Deciding if you should sell your ring—the essence of bittersweet sentimentality isn’t an easy decision. I get it, which is why my engagement and wedding rings sat in a drawer for about 8 years before I sold them.
I ended up selling my rings during a time when I felt like I needed extra money, and at that point, although I thought they were gorgeous rings and it was sad to part with them, I had reached a point where I became disconnected to them. In fact, when I finally physically parted with my rings, it felt almost liberating to have them out of my house and out of my life.
I realized later that the karma of keeping my rings might have been holding me back in a way from fully moving on after divorce. In other words, selling my ring was just another step further from my past and a step closer to acceptance, peace and living my best life.
I always tell people that they should wait as long as they want to sell their rings, so that they can naturally get to the same point I did, and that there will be no regrets.
But recently, I heard a story that changed my mindset!!
The story was about a woman who contacted Judy Herbst, who is the Director of Marketing and PR for Worthy.com, a New York City based company that empowers women and helps them sell their jewelry via a unique consumer to business online auction marketplace. FYI, Worthy has been a partner of Divorced Girl Smiling for two years, so I know Judy well.
So, the woman called Judy because she wanted to sell her ring to help pay for her daughter’s college education. The woman had been divorced for 15 years (since her daughter was 3 years old) and the price she hoped to get for the ring was $10,000. She ended up selling the ring via Worthy and is happy about how the process went, and what she ended up walking away with.
But here’s the part that got me. This woman sold the ring to help pay for her daughter’s college. Coincidentally, my son is looking at colleges right now, so I know what the tuition costs at many schools across the country. Based on what I know, the $10,000 will probably cover a semester—in some cases, not even.
I’m not saying that the woman shouldn’t have sold the ring. Every bit helps, and good for her for a selfless act that will help her daughter’s education. But, what Judy brought to my attention is, had this woman sold her ring 15 years ago, gotten the $10,000, and invested it with a Wealth Management Advisor, what would have happened?
Let’s take into account the market performance history. From 1957-2018, the average S & P annual return is 8%. Now, while no one can invest in an index, (which is what the S & P is) the index represents the value of the 500 largest corporations, and it often used as a quick measure of the stock market and economy.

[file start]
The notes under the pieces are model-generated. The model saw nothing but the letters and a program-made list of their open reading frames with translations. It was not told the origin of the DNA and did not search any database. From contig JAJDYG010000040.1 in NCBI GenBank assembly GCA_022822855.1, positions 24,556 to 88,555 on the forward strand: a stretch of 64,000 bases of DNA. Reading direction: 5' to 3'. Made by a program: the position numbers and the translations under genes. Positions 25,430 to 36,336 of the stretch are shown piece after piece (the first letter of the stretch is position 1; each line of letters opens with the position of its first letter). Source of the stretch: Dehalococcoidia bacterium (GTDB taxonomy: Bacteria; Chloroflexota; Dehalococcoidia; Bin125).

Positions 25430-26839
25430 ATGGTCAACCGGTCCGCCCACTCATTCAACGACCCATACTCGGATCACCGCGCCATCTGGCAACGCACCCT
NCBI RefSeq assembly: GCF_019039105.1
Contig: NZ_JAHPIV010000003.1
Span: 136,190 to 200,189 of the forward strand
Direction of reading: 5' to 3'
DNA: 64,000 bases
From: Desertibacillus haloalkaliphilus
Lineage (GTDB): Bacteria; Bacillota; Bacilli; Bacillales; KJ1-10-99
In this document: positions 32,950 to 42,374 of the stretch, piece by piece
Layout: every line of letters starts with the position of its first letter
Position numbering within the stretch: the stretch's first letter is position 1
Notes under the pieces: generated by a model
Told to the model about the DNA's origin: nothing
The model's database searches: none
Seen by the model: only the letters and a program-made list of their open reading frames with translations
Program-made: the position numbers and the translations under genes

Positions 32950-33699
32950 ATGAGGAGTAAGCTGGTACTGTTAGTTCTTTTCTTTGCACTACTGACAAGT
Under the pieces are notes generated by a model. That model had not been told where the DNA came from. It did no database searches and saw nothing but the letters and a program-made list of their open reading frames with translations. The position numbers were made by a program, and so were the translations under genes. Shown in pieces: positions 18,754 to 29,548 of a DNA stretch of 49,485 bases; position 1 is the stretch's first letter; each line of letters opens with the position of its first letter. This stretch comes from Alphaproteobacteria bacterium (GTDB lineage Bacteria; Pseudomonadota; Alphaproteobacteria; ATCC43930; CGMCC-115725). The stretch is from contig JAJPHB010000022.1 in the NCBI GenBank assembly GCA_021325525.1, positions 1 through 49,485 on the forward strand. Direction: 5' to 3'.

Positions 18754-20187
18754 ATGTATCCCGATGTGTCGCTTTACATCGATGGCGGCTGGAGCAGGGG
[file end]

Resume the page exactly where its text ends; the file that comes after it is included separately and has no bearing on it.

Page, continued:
So, had this woman sold the ring 15 years ago, and made an average of 8% per year, she might now have $31,721. Had she sold the ring 10 years ago, she might have $21,589. And, even if she would have sold the ring 5 years ago, she would have $14,693. Remember, this is all based on an 8% annual return compounded; some years the returns may be higher and some years they may be lower.
The thing is, engagement rings and other precious stones don’t appreciate in value. The value stays the same—
Unless you sell it and invest.
Historically speaking, putting money under management (letting a professional invest it for you in stocks, bonds and other opportunities) pays off in the long run. Sure, the value of a financial portfolio fluctuates from time to time (sometimes so much it makes us jittery) but if you just leave it and if you are committed to keeping it in the account for several years, historically speaking, you will likely come out ahead.
Of course, there is never a guarantee with investing money, and past performance does not always guarantee future returns. But, when we look at the past 100 years of the market’s history, investors almost always come out ahead. But that means not pulling out the money when the market is down.
Additionally, you can choose to invest your money into safer, more conservative investments. You won’t make as high of a return, but you take on less risk. A good financial planner will help you with these decisions, by looking at your entire financial picture, which includes your risk tolerance, age, income, lifestyle, and several other factors.
The bottom line is, there are lots of reasons people decide to sell their rings after divorce. I wrote a whole article on the subject, which included what 35 women did with the money they got from selling their rings. Examples include a woman who donated it to a woman’s shelter, a woman who got breast implants, and a woman who bought a new set of tires.
But I truly think selling your ring to invest the money into the market is an amazing reason to sell it. I know it’s hard. I know it’s emotional. I’d even say it might be heartbreaking. But if you think about what you are really doing, think of it this way: you are taking something bad that happened (your divorce) and turning it into gold (almost literally!) You’re doing something wonderful and meaningful for your child with an object you wore on your finger, most likely during the time your child was conceived. And now you are helping that child, and that is a beautiful thing.
Remember that a ring is only a material item. The beautiful memories you have of being a young bride in love don’t come from saving your ring. Those memories live in your heart and you never have to sell those.
In closing, I’d like to recommend two resources I completely trust for selling your ring and investing your money:
I wish you all the best!